When we talk about equality before the law to all in society, we cite the criminal laws of the country. But in civil matters such as marriage, adoption, succession, divorce and inheritance, the allowance of patriarchy is on a high. The dilution of gender justice done through ages has not awakened the minds of a common Indian. Therefore the idea of a “Common Civil Code” needs to be well conceptualized so that it can be understood by all. Religion cannot be used as a tool to justify acts of public immorality, public disorder or discrimination. The rightful interpretation of religious texts is essential to counter these draconian laws to the extent possible.

By setting aside the discriminatory aspects of existing personal laws and incorporating modern and progressive aspects, we can move towards a common civil code. The applicability of so many personal laws for different communities has created a deep-seated problem in the Indian judicial system. This fact has been acknowledged by the Honorable Supreme Court of India which has time and again stated that there is a “Total Confusion” when it comes to personal laws governing religious practices.

The Supreme Court of India has been very active on the issue of same Civil Code for all. It has given landmark judgments to support the cause of non biased civil laws in India whether it is in the famous cases of:

  • Shah Bano (1985), which talks about maintenance of Muslim women after divorce.
  • Sarla Mudgal vs. Union of India and Others (1995), which raised three pertinent questions for Courts; first, whether a Hindu husband married under Hindu law by embracing Islam, can solemnize a second marriage? Second, whether such a marriage, without having the first marriage dissolved, would be a valid marriage for the first wife who continues to be a Hindu? And last, whether the apostate husband would be guilty of the offence under section 494 of the Indian Penal Code?
  • Daniel Latifi vs. Union of India (2001), where the court stated that reasonable and fair provisions include provision for the future of the divorced wife with no confinement along the divorce period as stated in Muslim personal laws. This remains the final case law in this regard.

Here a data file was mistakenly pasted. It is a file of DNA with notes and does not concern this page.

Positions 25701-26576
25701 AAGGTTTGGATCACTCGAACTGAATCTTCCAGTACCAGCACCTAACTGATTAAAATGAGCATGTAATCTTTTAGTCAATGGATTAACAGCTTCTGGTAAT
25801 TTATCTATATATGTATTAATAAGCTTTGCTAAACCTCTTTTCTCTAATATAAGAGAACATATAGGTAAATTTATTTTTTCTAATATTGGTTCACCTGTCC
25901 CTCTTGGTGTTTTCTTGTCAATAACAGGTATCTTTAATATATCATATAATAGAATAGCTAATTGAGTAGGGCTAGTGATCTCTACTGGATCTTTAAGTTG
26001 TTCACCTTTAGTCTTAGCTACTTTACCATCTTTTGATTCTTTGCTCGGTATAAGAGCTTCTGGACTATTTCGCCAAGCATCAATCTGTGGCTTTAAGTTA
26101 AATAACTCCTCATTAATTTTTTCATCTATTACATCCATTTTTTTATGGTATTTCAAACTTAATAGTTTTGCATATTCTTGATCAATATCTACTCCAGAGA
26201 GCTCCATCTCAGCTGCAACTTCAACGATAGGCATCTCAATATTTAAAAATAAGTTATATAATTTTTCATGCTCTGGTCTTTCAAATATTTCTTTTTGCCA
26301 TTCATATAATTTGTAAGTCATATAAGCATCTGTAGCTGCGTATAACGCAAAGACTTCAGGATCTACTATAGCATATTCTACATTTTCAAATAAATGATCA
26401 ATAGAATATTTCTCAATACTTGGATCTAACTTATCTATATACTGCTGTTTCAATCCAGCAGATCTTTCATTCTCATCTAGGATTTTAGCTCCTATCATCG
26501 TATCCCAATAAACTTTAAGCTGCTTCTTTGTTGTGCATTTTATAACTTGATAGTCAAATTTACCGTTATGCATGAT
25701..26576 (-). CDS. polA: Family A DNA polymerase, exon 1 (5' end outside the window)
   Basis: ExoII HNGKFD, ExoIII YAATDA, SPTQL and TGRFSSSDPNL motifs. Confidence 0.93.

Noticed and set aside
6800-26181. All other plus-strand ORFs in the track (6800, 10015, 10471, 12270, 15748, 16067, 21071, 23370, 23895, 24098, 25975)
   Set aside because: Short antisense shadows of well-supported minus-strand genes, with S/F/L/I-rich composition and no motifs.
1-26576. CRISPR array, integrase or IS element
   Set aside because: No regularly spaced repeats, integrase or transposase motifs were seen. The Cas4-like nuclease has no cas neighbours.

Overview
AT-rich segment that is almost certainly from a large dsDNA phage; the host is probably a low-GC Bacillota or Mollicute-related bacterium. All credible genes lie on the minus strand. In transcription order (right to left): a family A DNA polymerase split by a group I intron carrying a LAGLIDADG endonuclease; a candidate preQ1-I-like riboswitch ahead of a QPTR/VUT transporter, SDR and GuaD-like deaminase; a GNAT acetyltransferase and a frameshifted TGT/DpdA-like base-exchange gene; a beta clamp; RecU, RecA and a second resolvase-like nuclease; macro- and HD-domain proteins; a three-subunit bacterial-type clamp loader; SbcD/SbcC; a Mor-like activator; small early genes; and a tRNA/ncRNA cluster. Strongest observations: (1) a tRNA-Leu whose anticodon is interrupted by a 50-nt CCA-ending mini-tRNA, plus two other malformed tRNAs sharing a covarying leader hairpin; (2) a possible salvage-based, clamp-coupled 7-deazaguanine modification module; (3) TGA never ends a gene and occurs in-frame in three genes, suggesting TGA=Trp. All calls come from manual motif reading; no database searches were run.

• Shamim Ara vs. State of Uttar Pradesh (2002) ruling which supported the claim that arbitrary ‘triple talaq’ is invalid. 

These decisions support the view of Shri K. Kannan, a former judge of the Court of Punjab and Harayana that by borrowing from laws of various communities and making judicial pronouncements that assure gender equality, the nation can move towards a uniform set of civil laws in due course.

Assessing the present scenario, the government has asked the Law Commission of India headed by retired justice Balbir Singh Chauhan to formulate a report on the formulation of Common Civil Code. The Law Commission chief has said that people must be educated on this issue. People should know and understand this Civil law reforms from a humanitarian viewpoint to guarantee the equal rights of citizens, rather than from a non-moderate religious attitude. 

Till the time this matter is seen from a religious perspective, from a perspective of curtailing minority rights, then this issue will face the same resistance as other major reforms in India.

This is high time for introspection among citizens of India on whether they would like to continue to enforce principles of the 18th century that destroy the 21st century of India. Rigidity is inheritably imbibed in many of the personal laws of India. It is a fact that there remains greater rigidity in the personal laws of some communities whereas,in others, serious reforms have been introduced, that have contributed to the progress of those communities. But there is lack of comprehensive reforms even in those outdated laws.